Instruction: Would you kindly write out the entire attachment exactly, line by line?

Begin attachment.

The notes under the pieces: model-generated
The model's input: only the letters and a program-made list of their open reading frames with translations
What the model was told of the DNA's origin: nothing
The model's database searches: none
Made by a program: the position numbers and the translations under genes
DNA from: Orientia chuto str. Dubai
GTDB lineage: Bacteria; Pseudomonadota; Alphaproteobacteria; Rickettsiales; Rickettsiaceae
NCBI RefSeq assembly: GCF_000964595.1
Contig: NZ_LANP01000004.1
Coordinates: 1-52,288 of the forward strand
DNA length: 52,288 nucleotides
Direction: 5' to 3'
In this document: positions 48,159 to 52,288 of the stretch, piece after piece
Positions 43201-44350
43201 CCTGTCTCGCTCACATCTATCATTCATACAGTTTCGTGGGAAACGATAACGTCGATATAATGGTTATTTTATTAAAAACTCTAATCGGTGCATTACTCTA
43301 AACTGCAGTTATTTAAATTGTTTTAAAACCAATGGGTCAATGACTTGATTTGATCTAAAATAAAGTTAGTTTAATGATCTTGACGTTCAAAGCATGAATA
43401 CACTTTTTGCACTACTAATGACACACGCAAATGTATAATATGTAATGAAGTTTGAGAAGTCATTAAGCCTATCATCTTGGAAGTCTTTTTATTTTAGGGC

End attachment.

The notes under the pieces: model-generated
The model's input: only the letters and a program-made list of their open reading frames with translations
What the model was told of the DNA's origin: nothing
The model's database searches: none
Made by a program: the position numbers and the translations under genes
DNA from: Orientia chuto str. Dubai
GTDB lineage: Bacteria; Pseudomonadota; Alphaproteobacteria; Rickettsiales; Rickettsiaceae
NCBI RefSeq assembly: GCF_000964595.1
Contig: NZ_LANP01000004.1
Coordinates: 1-52,288 of the forward strand
DNA length: 52,288 nucleotides
Direction: 5' to 3'
In this document: positions 48,159 to 52,288 of the stretch, piece after piece
Positions 43201-44350
43201 CCTGTCTCGCTCACATCTATCATTCATACAGTTTCGTGGGAAACGATAACGTCGATATAATGGTTATTTTATTAAAAACTCTAATCGGTGCATTACTCTA
43301 AACTGCAGTTATTTAAATTGTTTTAAAACCAATGGGTCAATGACTTGATTTGATCTAAAATAAAGTTAGTTTAATGATCTTGACGTTCAAAGCATGAATA
43401 CACTTTTTGCACTACTAATGACACACGCAAATGTATAATATGTAATGAAGTTTGAGAAGTCATTAAGCCTATCATCTTGGAAGTCTTTTTATTTTAGGGC